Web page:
to this valence window, one has to make sure that the lowest-energy excluded pair excitations
formed with hole states below the valence window or with particle states above the window have
the unperturbed excitation energy much larger than their coupling matrix elements (by the residual
interaction) with other basis states and much larger than their expectation value of the residual
interaction. Note that the latter, when negative, represents extra binding in the paired state
provided by the residual interaction as compared to HF solution.

28
VI.3.2 Weak-pairing regime in Si

The ground-state deformation of the 28 Si nucleus is known to be oblate. However a prolate-


deformed equilibrium solution also exists, almost 10 MeV above the ground-state shape from
various calculations (see, e.g., Ref. [81]). In the corresponding Hartree–Fock solutions the single-
particle spectrum has different level densities around the Fermi level but they are small enough so
that one can speak in both cases of weak-pairing regime.

EM17+SRG(2.0) 28 Si oblate (L = 15 fm). The single-particle spectrum obtained with this


interaction is displayed in Fig. VI.4. Each energy level is twice degenerate owing to time-reversal
invariance of the Hartree–Fock mean field (the two states have opposite z-signature). Next to each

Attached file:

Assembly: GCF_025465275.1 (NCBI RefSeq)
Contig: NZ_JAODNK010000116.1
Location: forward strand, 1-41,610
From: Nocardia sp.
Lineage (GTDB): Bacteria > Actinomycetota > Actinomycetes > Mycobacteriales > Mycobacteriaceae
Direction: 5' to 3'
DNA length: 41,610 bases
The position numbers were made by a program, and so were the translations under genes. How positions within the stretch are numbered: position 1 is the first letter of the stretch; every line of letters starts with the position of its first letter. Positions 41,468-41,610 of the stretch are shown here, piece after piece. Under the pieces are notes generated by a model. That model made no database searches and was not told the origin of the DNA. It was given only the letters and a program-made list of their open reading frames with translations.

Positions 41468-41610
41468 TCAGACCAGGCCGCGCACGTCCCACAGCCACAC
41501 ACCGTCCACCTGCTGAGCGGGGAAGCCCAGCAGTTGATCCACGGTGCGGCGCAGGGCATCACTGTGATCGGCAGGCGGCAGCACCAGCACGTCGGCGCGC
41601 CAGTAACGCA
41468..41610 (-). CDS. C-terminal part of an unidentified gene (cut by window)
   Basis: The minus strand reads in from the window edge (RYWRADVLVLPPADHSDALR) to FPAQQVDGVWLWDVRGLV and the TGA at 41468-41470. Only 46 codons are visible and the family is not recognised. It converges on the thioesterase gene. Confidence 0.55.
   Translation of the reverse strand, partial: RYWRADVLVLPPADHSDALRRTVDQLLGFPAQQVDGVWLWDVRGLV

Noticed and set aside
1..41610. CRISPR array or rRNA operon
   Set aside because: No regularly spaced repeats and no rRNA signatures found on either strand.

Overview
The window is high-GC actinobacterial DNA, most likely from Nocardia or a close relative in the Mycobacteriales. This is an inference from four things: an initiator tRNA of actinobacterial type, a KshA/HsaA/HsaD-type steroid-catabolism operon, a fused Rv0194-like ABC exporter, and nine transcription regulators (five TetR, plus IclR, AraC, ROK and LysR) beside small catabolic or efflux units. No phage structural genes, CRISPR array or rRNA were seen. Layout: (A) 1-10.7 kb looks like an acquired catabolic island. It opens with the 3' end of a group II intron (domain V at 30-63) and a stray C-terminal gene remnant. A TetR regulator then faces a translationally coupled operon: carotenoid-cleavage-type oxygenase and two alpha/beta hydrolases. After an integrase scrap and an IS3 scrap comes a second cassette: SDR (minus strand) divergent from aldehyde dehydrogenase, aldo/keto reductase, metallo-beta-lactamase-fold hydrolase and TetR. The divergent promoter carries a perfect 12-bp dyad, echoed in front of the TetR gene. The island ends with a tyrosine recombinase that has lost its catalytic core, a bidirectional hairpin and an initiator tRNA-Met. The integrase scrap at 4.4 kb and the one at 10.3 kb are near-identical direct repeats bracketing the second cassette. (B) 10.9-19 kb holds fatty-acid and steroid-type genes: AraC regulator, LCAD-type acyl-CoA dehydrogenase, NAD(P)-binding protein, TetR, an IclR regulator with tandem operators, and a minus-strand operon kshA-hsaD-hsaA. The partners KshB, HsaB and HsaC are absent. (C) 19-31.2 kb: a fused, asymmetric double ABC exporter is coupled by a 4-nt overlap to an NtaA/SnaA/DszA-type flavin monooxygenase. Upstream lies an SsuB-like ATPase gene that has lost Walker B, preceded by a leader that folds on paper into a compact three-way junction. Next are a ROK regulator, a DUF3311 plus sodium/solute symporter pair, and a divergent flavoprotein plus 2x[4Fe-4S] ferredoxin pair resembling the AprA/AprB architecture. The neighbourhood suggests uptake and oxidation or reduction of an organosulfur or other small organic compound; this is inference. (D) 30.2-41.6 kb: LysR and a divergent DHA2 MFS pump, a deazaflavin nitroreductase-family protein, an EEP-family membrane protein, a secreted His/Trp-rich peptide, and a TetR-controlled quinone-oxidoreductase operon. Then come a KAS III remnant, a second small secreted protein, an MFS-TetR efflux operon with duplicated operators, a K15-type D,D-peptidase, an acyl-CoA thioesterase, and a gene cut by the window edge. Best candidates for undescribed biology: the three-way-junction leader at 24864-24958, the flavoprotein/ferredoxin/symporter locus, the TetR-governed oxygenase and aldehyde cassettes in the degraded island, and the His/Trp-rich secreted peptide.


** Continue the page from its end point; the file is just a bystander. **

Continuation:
level the parity is indicated in parenthesis.
We retain hole states up to 30 MeV below the Fermi level (that is, the last occupied state) and
virtually all bound particle states (10 states above the Fermi level with negative single-particle

73
Many-body approaches to pairing correlations

energy). Typical coupling matrix elements of the residual interaction between different paired
states and extra binding energies provided by the residual interaction in paired states, if any, are
of the order of a few MeV at most. Therefore it is expected that the selected valence window
generates a sufficiently large many-body basis for the description of pairing correlations.
Then we perform the HTDA calculation for several values of the unperturbed-excitation-energy
cutoff Ecut . The calculated correlation energy and wave function structure are presented in
Table VI.1 for the ground state. One observes very small correlation energies (below 1 MeV in
absolute value) which converge for Ecut ∼ 100 MeV. In the same way the weights of various pair
excitations in the HTDA eigenstate are very small and converge for Ecut ∼ 70 MeV. The HTDA
ground state is thus largely dominated by the HF solution. The role of DP, TP and QP excitations
is negligible in this case.

e(MeV)
0 (−) (−) (−) (−)
(+) (−) (+) (−)

(+) (+) (+) (+)


-10

-20 (+) (+)


(+) (+)
(+) (+)

-30

(−) (−)

-40

(−) (−)
-50
(−) (−)

neutrons protons

Figure VI.4 Single-particle spectrum of 28 Si in the oblate-deformed Hartree–Fock solution obtained


with the EM17+SRG(2.0) interaction and the box size L = 15 fm. Note in particular the accidental
quasi-degeneracy of two energy levels around −8 MeV. The dashed line separates hole levels (below)
and particle levels (above), whereas the dotted lines are the boundaries of the single-particle valence
window with 5 hole energy levels and 5 particle energy levels (Nh = Np = 10).

74
VI.3 First results

Table VI.1 HTDA ground-state correlation energy and pair structure of the correlated wave
function calculated as a function of Ecut with the EM17+SRG(2.0) residual interaction in the